While in the field with Gold Squad, Spur had watched hovers swoop overhead, spraying loads of fire-retardant splash onto burns. And he had studied them for hours through the windows of the hospital, parked in front of their hangars at Benevolence Park Number 5. But even though this one was almost as big as Diligence Cottage and hovered a couple of meters above the ground, it wasn’t quite as impressive as Spur had imagined it.

He decided that this must be because it was so thoroughly camouflaged. The hover’s smooth skin had taken on the discoloration of the fireground, an ugly mottle of gray and brown and black. It looked like the shell of an enormous clam. The hover was elliptical, about five meters tall in front sweeping backward to a tapered edge, but otherwise featureless. If it had windows or doors, Spur couldn’t make them out.

As they approached, the hover rose several meters. They passed into its shadow and Ngonda looked up expectantly. A hatch opened on the underside. A ramp extended to the ground below with a high-pitched warble like birdsong, and a man appeared at the hatch. He was hard to see against the light of the interior of the hover; all Spur could tell for sure was that he was very tall and very skinny. Not someone he would expect to bump into on Jane Powder Street in Littleton. The man turned to speak to someone just inside the hatch. That’s when Spur realized his mistake.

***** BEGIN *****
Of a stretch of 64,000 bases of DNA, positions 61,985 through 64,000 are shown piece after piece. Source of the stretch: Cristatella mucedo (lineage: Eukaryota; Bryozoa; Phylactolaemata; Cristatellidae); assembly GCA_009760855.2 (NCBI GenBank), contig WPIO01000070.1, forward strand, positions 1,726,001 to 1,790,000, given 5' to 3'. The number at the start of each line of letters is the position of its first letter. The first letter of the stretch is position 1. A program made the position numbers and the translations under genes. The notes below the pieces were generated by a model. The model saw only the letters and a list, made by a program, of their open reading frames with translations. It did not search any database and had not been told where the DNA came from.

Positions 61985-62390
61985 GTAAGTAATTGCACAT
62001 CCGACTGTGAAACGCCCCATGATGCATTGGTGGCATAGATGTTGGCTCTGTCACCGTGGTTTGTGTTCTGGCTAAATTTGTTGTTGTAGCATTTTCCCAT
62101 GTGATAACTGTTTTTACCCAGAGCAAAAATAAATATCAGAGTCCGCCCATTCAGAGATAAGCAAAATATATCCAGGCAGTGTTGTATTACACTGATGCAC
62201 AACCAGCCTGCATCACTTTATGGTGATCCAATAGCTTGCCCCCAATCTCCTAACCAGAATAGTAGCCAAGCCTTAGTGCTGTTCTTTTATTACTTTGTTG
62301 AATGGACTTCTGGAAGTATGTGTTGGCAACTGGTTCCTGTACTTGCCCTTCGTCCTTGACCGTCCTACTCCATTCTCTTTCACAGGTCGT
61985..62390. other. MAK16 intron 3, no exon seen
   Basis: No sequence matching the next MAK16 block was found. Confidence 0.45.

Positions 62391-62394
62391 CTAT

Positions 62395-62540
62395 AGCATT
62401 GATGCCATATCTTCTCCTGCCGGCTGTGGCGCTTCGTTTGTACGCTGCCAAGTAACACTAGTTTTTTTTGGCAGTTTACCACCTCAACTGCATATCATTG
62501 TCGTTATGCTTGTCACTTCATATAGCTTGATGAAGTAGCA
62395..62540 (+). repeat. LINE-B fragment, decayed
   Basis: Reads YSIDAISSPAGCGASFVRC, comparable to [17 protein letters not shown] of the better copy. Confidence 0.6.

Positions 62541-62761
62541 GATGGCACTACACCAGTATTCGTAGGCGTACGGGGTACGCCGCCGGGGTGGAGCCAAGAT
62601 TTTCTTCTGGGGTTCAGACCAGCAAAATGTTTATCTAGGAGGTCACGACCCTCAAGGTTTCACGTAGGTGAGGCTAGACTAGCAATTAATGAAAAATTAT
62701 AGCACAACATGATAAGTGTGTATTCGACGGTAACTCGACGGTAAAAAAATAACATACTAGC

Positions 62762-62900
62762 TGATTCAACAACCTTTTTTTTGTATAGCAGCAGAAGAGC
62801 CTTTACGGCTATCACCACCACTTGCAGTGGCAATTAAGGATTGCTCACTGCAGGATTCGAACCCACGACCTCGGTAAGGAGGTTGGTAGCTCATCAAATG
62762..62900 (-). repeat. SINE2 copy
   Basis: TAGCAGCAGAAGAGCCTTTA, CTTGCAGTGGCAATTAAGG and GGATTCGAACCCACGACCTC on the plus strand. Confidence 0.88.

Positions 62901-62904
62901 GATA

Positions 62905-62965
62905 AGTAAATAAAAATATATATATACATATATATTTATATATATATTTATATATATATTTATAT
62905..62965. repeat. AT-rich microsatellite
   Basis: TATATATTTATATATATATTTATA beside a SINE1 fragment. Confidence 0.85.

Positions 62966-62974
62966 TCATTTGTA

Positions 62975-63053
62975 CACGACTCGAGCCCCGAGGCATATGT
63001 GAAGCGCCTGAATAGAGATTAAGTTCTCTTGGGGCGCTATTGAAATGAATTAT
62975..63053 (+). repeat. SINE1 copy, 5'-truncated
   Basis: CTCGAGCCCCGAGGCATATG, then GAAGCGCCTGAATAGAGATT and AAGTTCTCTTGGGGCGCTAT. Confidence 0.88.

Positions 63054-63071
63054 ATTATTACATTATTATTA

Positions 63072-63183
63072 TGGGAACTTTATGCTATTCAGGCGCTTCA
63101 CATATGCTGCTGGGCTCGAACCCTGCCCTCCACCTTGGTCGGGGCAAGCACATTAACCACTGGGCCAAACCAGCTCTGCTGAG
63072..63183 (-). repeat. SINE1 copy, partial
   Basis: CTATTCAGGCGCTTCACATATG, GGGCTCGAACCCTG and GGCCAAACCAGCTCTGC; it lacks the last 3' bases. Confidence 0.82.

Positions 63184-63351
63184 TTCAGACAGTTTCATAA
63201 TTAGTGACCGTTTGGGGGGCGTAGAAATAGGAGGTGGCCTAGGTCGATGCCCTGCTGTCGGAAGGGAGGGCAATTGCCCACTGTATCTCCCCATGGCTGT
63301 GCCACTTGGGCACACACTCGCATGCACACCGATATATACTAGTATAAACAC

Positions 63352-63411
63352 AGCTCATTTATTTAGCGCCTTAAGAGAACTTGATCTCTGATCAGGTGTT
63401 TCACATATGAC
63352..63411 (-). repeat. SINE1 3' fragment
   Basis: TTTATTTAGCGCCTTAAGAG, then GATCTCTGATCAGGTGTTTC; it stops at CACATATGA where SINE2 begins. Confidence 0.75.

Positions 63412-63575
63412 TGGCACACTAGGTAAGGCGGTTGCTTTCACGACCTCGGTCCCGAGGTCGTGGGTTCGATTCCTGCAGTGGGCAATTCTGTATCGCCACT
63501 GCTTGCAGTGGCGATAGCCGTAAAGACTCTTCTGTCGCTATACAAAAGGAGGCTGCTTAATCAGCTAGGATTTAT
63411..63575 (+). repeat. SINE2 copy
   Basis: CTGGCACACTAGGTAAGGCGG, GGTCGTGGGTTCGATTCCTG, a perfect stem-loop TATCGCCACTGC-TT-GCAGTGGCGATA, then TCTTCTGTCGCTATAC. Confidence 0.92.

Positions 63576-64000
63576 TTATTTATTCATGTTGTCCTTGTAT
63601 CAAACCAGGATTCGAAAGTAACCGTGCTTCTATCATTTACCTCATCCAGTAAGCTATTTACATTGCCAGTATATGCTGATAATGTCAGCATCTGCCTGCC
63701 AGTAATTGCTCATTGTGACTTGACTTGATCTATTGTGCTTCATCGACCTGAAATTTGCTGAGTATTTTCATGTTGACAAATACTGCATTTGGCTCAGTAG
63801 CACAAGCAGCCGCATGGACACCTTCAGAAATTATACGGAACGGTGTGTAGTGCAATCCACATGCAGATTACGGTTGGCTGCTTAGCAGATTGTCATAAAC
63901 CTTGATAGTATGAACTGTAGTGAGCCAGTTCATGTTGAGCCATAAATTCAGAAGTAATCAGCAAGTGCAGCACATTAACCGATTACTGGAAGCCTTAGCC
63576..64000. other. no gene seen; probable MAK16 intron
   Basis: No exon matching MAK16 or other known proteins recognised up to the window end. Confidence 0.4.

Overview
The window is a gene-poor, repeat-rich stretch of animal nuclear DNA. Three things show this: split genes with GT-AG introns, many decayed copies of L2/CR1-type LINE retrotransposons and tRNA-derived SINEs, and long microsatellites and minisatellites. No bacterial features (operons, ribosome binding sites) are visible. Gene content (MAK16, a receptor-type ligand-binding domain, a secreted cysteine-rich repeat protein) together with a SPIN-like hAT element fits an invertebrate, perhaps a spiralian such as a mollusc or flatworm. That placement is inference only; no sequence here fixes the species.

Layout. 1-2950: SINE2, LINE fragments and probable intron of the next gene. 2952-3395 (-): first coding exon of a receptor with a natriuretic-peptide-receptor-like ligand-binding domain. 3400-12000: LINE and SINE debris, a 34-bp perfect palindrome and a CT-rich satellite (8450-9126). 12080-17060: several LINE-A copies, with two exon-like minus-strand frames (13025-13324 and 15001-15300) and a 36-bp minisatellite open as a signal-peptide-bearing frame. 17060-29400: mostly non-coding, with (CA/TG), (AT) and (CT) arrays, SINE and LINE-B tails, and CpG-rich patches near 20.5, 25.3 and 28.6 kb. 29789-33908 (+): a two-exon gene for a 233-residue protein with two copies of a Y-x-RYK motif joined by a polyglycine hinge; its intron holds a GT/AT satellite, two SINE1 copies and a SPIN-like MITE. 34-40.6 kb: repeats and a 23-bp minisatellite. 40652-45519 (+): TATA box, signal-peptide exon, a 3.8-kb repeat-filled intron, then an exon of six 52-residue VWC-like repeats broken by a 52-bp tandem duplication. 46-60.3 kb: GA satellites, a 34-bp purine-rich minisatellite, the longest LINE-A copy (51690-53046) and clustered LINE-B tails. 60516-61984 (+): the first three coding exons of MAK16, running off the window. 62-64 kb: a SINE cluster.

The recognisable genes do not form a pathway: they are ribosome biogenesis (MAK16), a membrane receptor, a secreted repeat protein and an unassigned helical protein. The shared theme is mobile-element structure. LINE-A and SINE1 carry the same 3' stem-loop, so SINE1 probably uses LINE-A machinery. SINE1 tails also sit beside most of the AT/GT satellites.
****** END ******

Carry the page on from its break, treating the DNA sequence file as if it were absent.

No,” she said, her voice airy and sweet. “We need to speak to him first.”

As she teetered down the ramp, Spur could tell immediately that she was not from Walden. It was the calculation with which she carried herself, as if each step were a risk, although one she was disposed to take. She wore loose-fitting pants of a sheer fabric that might have been spun from clouds. Over them was a blue sleeveless dress that hung to mid-thigh. Her upper arms were decorated with flourishes of phosphorescent body paint and she wore silver and copper rings on each of her fingers.

You’re the Prosper Gregory of Walden?”

She had full lips and midnight hair and her skin was smooth and dark as a plum. She was a head taller than he was and half his weight. He was speechless until Ngonda nudged him.

Yes.”

We’re Memsen.”